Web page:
Thinking of buying a Hyundai

How is the long term reliability on Hyundai’s now, specifically the Elentra Touring. I currently have a 1992 Cutlass Supreme and I wish to keep the Touring for 20 years or 200,000 miles. I know the initial quality of Hyundai has improved greatly and I am seeing lots of 8-10 year old Hyundais still on the road so it makes me think that they are building cars to last a long time but I’m still not 100% sure on it.

Probably one of the best car values today. I’d suggest getting a 1 - 2 year-old one for 20% - 30% under MSRP. 10 year 100,000 warranty is transferable.


Finding a used one is really hard in the area I am in. On autotrader there is only 1 within 250 miles of me. Its first year was 2009 also.
Anyways I’m still more interested in its long term reliability than finding a used one.

Reliability is better than most comparable cars. Expect it to be on par with a Civic concerning repair/maintenance costs.

Son and daughter in law have Hyundai Elantra…probably before their improvement in initial quality. Yet, they have had few problems in over 150K miles. A recall for a suspension rust problem more prevalent in rust belt. No mechanical issues other than they air cond. and cooling system leaks. They still drive it and will until it drops…that’s them. Seemed to be a good value for them, especially with “don’t care if it’s dinged” in Boston traffic.

The Elantra Touring is on my short list of cars to replace my aging Subaru Legacy station wagon. I’m also anxious to see the 2011 Ford Focus later this year.

Consumer Reports magazine rates the Elantra line very highly, and reliability of late model Elantras has been better than average.

A very fussy engineer friend of mine drives a Hyundai Elantra as his second car. He says it is the most reliable car he has ever had. Most of his cars have been big Fords (Crown Vic, Grand Marquis) and a Taurus.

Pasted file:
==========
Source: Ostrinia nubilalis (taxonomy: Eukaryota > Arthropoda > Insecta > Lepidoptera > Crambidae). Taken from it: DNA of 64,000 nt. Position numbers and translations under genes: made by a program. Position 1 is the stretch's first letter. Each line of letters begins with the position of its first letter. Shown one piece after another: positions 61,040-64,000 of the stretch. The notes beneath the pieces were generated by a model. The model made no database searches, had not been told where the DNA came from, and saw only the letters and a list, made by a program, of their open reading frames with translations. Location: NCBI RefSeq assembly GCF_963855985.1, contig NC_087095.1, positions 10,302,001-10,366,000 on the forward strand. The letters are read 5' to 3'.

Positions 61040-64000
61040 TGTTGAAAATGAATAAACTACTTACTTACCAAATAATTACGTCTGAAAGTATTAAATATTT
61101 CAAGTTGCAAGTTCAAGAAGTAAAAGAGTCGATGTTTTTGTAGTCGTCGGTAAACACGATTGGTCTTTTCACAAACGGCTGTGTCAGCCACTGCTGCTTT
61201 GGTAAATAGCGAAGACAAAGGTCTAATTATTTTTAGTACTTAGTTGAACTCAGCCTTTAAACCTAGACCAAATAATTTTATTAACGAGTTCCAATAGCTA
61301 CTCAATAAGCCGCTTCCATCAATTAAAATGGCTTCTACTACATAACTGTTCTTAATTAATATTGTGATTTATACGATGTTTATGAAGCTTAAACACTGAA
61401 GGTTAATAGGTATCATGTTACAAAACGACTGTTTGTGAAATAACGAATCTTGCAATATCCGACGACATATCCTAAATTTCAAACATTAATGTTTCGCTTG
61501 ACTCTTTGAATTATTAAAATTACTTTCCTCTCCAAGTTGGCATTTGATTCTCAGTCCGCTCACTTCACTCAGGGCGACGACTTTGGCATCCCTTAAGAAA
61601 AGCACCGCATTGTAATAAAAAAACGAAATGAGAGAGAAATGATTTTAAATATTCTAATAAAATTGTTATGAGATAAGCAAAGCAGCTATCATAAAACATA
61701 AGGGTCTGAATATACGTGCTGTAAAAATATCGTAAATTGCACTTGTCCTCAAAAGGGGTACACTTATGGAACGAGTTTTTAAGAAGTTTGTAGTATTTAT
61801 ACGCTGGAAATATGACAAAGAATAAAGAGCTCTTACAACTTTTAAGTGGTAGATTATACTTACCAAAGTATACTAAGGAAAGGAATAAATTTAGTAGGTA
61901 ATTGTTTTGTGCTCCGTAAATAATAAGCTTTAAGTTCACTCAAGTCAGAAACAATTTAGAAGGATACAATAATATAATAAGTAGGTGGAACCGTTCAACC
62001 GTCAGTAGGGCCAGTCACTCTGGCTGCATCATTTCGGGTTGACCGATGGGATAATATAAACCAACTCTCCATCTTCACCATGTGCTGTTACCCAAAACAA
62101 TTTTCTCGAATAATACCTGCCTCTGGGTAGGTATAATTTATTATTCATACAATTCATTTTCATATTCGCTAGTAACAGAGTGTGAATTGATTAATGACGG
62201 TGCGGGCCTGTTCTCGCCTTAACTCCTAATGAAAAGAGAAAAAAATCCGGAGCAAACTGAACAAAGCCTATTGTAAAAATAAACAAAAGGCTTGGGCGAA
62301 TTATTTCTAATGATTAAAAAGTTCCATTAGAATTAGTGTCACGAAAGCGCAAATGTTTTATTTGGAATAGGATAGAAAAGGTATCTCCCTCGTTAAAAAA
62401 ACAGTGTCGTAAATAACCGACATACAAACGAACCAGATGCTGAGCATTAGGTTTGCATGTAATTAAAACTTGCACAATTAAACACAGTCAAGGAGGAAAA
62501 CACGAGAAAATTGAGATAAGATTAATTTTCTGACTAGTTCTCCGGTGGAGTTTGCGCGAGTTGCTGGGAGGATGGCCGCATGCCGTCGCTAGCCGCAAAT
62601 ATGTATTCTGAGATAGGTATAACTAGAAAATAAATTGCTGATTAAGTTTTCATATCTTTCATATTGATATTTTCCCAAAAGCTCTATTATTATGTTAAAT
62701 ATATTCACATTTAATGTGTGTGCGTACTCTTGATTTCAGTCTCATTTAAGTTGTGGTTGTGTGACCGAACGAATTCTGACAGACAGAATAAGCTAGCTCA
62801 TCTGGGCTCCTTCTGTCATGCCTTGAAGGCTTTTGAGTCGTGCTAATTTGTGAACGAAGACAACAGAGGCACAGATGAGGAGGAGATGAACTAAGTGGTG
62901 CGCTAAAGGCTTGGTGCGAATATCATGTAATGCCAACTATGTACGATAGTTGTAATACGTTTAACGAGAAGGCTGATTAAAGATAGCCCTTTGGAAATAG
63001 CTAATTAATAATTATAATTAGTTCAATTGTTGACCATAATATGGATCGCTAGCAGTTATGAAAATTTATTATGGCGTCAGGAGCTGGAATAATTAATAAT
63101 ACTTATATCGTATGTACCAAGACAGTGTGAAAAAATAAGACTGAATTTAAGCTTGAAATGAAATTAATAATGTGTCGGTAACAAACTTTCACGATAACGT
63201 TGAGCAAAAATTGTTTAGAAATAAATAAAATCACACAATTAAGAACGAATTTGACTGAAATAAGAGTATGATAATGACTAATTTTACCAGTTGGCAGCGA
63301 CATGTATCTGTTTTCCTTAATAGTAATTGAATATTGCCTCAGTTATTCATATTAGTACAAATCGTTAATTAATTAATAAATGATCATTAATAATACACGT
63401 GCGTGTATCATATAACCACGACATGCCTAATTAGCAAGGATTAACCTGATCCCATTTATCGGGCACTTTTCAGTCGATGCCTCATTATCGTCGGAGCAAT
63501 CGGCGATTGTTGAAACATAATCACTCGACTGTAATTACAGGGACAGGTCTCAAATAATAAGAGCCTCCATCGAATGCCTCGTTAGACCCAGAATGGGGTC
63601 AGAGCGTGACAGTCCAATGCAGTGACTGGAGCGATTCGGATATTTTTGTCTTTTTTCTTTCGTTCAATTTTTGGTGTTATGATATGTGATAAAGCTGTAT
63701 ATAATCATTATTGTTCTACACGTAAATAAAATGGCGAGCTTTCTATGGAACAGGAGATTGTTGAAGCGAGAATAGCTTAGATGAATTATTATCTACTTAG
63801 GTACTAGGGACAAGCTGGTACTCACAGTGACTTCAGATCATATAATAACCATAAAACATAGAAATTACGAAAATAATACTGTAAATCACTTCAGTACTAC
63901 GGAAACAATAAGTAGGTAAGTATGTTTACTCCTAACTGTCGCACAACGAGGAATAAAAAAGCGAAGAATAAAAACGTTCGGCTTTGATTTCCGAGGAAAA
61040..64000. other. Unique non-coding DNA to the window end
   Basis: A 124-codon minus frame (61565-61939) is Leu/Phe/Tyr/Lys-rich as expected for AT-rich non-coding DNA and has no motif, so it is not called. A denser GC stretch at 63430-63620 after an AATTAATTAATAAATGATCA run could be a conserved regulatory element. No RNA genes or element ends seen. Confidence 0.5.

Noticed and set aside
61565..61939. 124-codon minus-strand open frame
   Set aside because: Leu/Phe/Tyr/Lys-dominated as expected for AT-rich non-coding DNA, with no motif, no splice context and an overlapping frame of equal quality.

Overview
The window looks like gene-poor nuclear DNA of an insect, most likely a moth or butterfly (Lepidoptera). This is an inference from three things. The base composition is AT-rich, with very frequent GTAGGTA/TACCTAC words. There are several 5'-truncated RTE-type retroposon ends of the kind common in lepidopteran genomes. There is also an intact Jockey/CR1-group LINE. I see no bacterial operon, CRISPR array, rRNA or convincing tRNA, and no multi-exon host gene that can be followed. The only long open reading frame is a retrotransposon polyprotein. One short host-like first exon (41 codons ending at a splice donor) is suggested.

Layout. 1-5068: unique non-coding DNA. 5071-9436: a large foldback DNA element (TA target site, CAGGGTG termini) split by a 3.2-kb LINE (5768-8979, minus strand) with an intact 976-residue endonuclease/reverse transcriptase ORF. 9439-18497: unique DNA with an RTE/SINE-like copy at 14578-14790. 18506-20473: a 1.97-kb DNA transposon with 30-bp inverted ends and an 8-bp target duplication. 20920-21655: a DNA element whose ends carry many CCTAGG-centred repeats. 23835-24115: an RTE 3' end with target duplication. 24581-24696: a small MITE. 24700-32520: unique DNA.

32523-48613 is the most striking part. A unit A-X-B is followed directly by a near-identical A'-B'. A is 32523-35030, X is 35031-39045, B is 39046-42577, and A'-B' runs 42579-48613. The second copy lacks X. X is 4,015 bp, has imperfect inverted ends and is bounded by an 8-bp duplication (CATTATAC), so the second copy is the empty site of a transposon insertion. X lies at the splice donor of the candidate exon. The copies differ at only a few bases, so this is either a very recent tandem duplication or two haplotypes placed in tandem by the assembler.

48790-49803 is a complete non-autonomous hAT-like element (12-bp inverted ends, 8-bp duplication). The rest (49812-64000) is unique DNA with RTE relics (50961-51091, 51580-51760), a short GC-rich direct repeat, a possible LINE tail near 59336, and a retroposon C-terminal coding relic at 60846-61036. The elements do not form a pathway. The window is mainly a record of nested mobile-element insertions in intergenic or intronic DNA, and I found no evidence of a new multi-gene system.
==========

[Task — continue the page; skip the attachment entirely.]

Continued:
Hyundai is here to stay and has taken lessons from Japanese manufaturers as to what it takes to keep customers.

Hyundai also has a very strong warranty. That tells you something.

My daughter has an Elantra that is 6 or 7 years old now and doesn’t seem to have too many problems. It needed a new O2 sensor a month or so ago, and it needed clutch master and slave cylinders about a year ago, but other than that it’s been reliable ever since it was new.

I would not worry about their long term reliability.

Generally, the newer Hyundais are pretty good for reliability. Just don’t expect it to last 20 years. You might get that much out of it, but the average car lasts around 14 years. Despite their ads, Toyotas only last about a year longer than average (on average, of course). Their 80% still on the road ad is the result of sales heavily weighted towards the last few model years, not some extraordinarily long-lasting cars (they are good, just not as far ahead of everyone else as they want to make you think).

Keep in mind also that Hyundai resale values are lousy, so be certain that you like the car first, or you’ll get soaked on depreciation. If you keep cars over 10 years, that doesn’t really matter much after that age (they all depreciate to close to $0 worth).